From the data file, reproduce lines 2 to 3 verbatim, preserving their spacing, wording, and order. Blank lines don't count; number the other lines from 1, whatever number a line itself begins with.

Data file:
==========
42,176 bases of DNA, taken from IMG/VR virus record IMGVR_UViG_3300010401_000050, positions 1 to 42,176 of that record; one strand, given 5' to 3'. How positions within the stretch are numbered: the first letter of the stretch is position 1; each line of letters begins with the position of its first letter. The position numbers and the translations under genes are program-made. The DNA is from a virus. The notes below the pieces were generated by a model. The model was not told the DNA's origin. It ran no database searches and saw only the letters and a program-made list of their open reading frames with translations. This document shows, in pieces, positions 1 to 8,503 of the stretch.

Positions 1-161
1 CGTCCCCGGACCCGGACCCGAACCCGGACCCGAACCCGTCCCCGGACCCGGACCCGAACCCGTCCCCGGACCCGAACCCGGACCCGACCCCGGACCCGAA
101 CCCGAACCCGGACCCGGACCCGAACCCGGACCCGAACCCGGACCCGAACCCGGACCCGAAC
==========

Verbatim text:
Positions 1-161
1 CGTCCCCGGACCCGGACCCGAACCCGGACCCGAACCCGTCCCCGGACCCGGACCCGAACCCGTCCCCGGACCCGAACCCGGACCCGACCCCGGACCCGAA